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CAT | Cranes

This is the model of a 40 tons Figee level luffing shipyard crane, built during 2012 and 2013.  The model is 2,7 m high, and weighs about 13 kg, excluding the counterweight.

Below are some of the details:

Crane travelling

The crane is driven by two XL PF motors through big gear reductions. This made it very slow and still the motors were tripping after some time. I could only test this when the crane was fully assembled in my garden (it did not fit anywhere in the house), but then it was too late to make improvements.  


For the slewing I used a droid gear wheel, driven by two medium PF motors.

In this photo the top of the crane is removed. The motors are visible and so is the gearing. The tipping moment is transmitted by pulley wheels (with tyres on) to the inner rim of the droid gear wheel. The weight of the upper part is carrried by a turntable, which act as a thrust bearing on top of the portal of the crane, just as in reality.

The turntable is seen on top, the slewing assembly is topside down on the table.


Both hooks have their own winch, medium PF motor driven. The winches are similar. The auxiliary winch is seen here:

The ropes are silk kite wire and run over pulleys which are drilled out to make them revolve independently over the same axis.

The jib tip:

The main hook:


The luffing motion is very smooth, being well balanced by the counterweight.

The counterweight consists of boat weights and lead pellets.

The crane in reality:

See video on YouTube

The model on YouTube






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Lemniscate crane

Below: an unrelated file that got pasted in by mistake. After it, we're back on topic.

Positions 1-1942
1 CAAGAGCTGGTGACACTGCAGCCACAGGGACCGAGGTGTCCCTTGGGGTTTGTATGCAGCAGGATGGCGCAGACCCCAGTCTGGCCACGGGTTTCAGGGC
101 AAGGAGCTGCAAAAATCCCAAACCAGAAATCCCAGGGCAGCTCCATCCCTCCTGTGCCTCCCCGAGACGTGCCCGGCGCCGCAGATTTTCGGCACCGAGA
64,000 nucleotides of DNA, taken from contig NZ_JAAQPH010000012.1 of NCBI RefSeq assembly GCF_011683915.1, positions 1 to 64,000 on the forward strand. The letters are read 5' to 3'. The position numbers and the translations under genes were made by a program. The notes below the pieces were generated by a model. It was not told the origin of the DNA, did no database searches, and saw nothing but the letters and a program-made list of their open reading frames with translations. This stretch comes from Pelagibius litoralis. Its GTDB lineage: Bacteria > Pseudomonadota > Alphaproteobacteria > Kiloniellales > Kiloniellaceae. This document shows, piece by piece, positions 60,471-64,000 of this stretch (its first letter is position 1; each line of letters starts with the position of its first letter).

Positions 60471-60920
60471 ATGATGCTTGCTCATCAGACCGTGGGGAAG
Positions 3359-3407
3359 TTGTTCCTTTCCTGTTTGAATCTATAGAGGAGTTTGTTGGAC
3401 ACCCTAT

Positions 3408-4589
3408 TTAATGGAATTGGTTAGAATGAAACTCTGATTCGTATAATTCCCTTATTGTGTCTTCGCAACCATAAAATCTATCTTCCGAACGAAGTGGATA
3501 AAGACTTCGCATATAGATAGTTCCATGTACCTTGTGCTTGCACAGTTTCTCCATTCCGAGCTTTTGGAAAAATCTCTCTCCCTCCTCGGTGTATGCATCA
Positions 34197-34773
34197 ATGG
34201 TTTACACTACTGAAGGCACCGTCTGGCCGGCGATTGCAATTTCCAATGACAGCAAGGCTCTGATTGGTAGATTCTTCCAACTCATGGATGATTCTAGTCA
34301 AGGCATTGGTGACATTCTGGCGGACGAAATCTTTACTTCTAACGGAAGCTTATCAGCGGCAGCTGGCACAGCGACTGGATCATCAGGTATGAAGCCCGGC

During the building of the Bailey tower crane I was inspired by the Lemniscate cranes working in the port of Vlissingen and Terneuzen for the  discharging  of mainly coal from ocean going bulk carriers. The graceful movement and perfect balancing of these cranes offered a real challenge  for building a Lego model. When one of these floating cranes came in drydock on the shipyard I’m working on, I got the opportunity for a closer look, take pictures, and, even better, I was able to get a copy of the General Arrangement plan.  Initially, I decided to build the crane in the livery of our client  Ovet, but after checking my Lego inventory, this proved to be too expensive. The Ovet colours are mainly gray, yellow and green and I would have to buy too much parts. Searching the internet I found out that in the port of Amsterdam, the same cranes are working, in a yellow, blue and black colour scheme. This proved to be more suitable, financially.

I decided to built to scale 1 : 30. The Bailey tower crane, I built before was 1 : 20, but I expected too much problems with the moving masses typical for this type of crane, when using this scale.

Specially challenging for this built were the slewing bearing (always!), the grab operation and balancing the jib movement.

The slewing bearing is documented  in the post “Slewing bearing 150 mm”, on this site.

The jibs are balanced with counter weights. These counter weights must be positioned as low as possible for stability, as the crane is mounted on a floating pontoon. When the crane is at rest position (at minimum outreach) the counter weights are horizontal, with the weight as far forward as possible. To get balance in the model, while using lead pallets for weight, I had to deviate a bit from the dimensions of the original by extending the counter weights a bit longer forward.

Following movies show the various motions of the crane model:



Grab operation

Grab operation was achieved by building a two drum winch, driven by an adder-subtractor gear. See movie below:

Credits to Werner Verhage of Ovet, who gave me tour through his crane no. 9 during his lunch break.

Below are some details of the crane and the pontoon on which it is built:

The pontoon during construction.

The pontoon during construction.

Pedestal, with crane removed.

Pedestal, with crane removed.

Mooring winch details

Mooring winch details


Luffing gear



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